"Wild About Books" was this year's Read Across America's theme at Towamensing Elementary School.
That was evident walking down the halls of the school. The classroom doors were decorated with the students' creative and colorful artwork of animals found in the wild, from monkeys to pandas, along with the facts they learned about them.
On the last day of this special week, the school's PTO sponsored an assembly for the students, in keeping with the theme. Franklin Klock, program assistant from the Carbon County Environmental Education Center, delighted the children as he introduced them to three live animals.
"What is in our environment?" he asked the students.
Some of their answers were animals, water, soil, bugs, trees, plants, pollution and people.
"People are animals that can hurt or help the environment. You have to decide which one you want to be," Klock told them. "A lot of our animals suffer from the problems people make. Here at the center, we care for animals who have been hurt and then we return them to their environment, if they can be."
He explained that an animal's primary concern is finding food.
The first animal he introduced was the Western Hognose Snake. It is cold-blooded, hatches from eggs on its own from birth, and its tongue is used for smelling. It determines two things ... is it food or not food. It's one of the calmest snakes. It can't blink because it has no eyelids. It has no ears, but feels vibrations on the ground. It is colored to camouflage itself among the sand and rocks of the desert, where it is found.
Klock asked the students how many read the book, "My Side of the Mountain" by Jean Craighead George. The story features a teenage boy named Sam Gribley, who runs away to his great-grandfather's abandoned farm in the Catskill Mountains to live in the wilderness. He has a pet peregrine falcon.
He then revealed Katie, a Red Tail Hawk. Katie had been hit by a car and her one wing had to be amputated. The center will care for Katie the rest of her life, which could be about 20 years. In return, Katie will help educate people about Red Tail Hawks and their place in the environment.
"Hawks live everywhere there are open fields. They sit a lot; wait for food to come to them. They swoop down and grab their prey with their talons, which are very sharp. They have amazing eyesight and can see objects from a 1,000 feet up in the air," Klock told them.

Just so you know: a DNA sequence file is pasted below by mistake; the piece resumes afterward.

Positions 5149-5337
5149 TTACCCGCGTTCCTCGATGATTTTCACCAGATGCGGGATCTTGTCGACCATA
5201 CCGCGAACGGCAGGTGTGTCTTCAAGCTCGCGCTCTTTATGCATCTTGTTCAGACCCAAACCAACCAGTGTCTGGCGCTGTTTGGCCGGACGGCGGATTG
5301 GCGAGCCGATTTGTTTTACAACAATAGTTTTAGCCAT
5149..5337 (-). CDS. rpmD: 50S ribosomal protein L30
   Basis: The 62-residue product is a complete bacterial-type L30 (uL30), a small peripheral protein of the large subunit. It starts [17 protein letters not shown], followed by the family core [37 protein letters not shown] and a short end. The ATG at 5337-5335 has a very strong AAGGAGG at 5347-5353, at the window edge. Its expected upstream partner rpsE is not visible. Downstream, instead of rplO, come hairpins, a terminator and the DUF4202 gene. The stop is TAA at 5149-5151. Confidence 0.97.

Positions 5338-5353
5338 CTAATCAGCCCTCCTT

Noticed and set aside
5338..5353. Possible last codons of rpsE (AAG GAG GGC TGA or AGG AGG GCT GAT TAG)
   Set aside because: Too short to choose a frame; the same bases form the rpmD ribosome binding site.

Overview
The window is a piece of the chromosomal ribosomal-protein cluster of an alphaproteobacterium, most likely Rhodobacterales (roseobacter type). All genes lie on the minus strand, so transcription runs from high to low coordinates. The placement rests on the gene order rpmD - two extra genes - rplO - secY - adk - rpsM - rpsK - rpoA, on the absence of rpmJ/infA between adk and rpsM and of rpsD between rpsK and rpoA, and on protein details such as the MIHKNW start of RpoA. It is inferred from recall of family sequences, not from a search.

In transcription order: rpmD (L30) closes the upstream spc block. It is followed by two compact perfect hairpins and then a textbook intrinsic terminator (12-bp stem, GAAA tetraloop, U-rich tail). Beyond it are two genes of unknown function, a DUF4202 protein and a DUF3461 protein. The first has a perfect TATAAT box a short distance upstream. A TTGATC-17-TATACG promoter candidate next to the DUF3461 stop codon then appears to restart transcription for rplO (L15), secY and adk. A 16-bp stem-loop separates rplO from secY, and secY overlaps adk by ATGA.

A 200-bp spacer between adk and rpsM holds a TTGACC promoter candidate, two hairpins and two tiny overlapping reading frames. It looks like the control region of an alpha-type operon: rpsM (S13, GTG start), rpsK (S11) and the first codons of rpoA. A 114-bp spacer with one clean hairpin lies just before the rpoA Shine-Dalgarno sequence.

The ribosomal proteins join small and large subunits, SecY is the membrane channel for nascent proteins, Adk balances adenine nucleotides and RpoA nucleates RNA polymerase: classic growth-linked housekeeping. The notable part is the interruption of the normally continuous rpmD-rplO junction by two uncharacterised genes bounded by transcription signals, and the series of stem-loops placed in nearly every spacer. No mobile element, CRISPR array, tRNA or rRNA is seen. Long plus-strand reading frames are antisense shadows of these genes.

The last of Klock's animal friends was Billy the opossum. He has only one eye. No one knew how he was hurt, but when he came to the center, he had to have his left eye removed.
"Opossums are decomposers. They eat a lot of dead stuff. When they breed, they have a lot of babies, 13-14. They are marsupials, which means, after the babies are born, they climb into a pouch on the mother and stay there until they are weaned. They have fingers, and on their feet, they have thumbs. They're good climbers and have more teeth than any other animal, around 50," said Klock.
He told the students that it is against the law to keep wild animals because it interferes with nature.
In closing, he told the students that he was giving them homework.
"In our society today, we're losing touch with our outdoors and experiencing nature, because of television, computers, our phones and texting. We don't walk. I need you to go home today and go outside. Experience what's out there and play. As a society as a whole, we're overweight. Kids, it's your job to go outside and play. Enjoy nature. Learn about nature. Someday, I'm going to need you to take my place."
The Carbon County Environmental Education Center is located at 151 E. White Bear Drive in Summit Hill. The phone number is (570) 645-8597, or you may contact them at firstname.lastname@example.org.